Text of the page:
A common question that popped up with the strict new Windows 11 requirements is how existing Mac's will be supported, and more importantly Intel Mac's - the majority of existing Mac architectures.
Once Windows 11 becomes available in October, the update will require a 64-bit 1GHz or faster processor, at minimum of 4GB RAM, at least 64GB of storage, a DirectX 12 compatible graphics card, and support for TPM 2.0.
Here's the catch though, Mac hasn't used TPM chips since 2006, and hasn't supported it ever on an Intel Mac. This might seem a bit odd for it's security enhancements around TPM chips. However, Mac's are fitter with a custom security chip - currently know as the Apple T2 chip. The Apple T2 chip is complex and uses secure enclave processor. This prevents a few known vulnerabilities known with TPM chips.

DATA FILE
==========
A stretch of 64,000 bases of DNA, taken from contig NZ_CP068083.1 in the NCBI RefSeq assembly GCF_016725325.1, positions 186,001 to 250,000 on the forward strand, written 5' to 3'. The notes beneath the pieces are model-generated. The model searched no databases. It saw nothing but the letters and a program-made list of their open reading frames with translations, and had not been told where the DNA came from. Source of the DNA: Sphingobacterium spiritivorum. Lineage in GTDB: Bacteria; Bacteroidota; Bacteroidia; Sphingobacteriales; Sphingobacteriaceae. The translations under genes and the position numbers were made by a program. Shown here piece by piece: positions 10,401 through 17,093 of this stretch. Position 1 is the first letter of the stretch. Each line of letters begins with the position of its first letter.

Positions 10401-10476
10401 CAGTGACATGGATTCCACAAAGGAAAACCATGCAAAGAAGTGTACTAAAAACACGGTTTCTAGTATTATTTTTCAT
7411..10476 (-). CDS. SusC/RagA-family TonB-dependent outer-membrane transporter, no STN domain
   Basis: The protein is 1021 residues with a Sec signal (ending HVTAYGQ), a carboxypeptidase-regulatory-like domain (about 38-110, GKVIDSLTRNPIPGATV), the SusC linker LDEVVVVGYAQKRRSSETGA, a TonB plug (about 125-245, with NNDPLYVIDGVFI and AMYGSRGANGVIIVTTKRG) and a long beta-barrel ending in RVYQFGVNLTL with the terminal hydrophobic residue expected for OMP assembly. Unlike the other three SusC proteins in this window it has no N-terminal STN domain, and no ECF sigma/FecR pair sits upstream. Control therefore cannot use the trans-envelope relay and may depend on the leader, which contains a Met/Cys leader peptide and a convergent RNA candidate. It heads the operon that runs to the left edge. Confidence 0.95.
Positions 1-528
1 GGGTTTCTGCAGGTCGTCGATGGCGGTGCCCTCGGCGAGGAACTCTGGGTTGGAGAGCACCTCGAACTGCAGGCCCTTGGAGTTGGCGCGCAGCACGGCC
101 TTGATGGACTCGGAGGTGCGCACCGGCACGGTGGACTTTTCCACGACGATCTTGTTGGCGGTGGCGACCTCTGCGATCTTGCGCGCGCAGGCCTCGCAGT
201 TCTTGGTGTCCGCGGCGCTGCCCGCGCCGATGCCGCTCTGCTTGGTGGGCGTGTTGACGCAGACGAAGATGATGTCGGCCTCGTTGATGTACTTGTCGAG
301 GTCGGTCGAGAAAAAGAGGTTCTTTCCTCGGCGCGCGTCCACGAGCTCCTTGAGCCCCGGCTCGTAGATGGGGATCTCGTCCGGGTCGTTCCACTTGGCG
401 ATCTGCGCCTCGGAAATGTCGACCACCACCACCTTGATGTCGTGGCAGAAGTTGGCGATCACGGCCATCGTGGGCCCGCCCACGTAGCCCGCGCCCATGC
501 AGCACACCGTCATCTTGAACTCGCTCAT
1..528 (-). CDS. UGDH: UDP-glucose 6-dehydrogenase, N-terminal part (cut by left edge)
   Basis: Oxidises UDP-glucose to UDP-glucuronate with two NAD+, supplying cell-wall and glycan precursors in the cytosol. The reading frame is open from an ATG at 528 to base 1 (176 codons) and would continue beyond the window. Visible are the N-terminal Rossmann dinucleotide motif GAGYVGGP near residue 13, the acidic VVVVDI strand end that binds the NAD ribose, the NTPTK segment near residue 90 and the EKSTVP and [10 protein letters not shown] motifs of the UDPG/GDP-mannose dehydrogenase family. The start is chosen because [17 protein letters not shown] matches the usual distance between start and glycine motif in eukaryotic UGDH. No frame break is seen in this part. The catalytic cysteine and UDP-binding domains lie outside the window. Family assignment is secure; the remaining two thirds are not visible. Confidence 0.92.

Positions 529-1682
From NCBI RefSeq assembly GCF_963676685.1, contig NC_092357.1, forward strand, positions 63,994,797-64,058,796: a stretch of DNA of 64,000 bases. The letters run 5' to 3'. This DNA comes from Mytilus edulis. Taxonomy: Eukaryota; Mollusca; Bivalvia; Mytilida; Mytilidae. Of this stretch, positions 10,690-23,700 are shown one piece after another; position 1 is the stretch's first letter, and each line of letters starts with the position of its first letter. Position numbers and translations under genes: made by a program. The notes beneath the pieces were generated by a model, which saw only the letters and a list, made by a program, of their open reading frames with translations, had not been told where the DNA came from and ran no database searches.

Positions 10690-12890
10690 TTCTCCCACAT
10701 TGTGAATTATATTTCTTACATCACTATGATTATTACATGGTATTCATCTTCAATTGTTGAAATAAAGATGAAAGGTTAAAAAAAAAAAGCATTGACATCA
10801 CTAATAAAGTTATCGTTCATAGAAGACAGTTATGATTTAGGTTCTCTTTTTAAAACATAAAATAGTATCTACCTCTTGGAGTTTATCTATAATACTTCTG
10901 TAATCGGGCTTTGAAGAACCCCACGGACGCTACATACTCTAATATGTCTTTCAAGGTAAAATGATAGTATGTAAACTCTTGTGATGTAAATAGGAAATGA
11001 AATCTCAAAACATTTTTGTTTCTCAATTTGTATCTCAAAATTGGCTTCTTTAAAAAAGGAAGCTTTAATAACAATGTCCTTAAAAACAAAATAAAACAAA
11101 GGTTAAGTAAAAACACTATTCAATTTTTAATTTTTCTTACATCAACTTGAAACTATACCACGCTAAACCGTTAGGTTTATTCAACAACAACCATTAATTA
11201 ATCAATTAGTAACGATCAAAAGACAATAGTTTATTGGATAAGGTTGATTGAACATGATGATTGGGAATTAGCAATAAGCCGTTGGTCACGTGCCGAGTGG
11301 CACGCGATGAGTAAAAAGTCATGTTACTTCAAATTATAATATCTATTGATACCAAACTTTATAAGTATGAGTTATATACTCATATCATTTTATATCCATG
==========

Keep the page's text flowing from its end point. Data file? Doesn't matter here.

Alternatively, Apple could update the firmware of its Intel machines to enable support for the protocol used by TPM, but this seems extremely unlikely since Apple is now discontinuing Intel Macs, and the current M1 Macs are not compatible with any version of Windows.
This doesn't rule our virtual machines. If you use a virtualiser like Parallels, you will be able to run your Windows 11 operating system inside a virtualised environment, however, bootcamp is out of the question.
Windows 11 will become available as a free update in October. If you're interested in trying out the new OS now, you can join the Windows Insider beta program.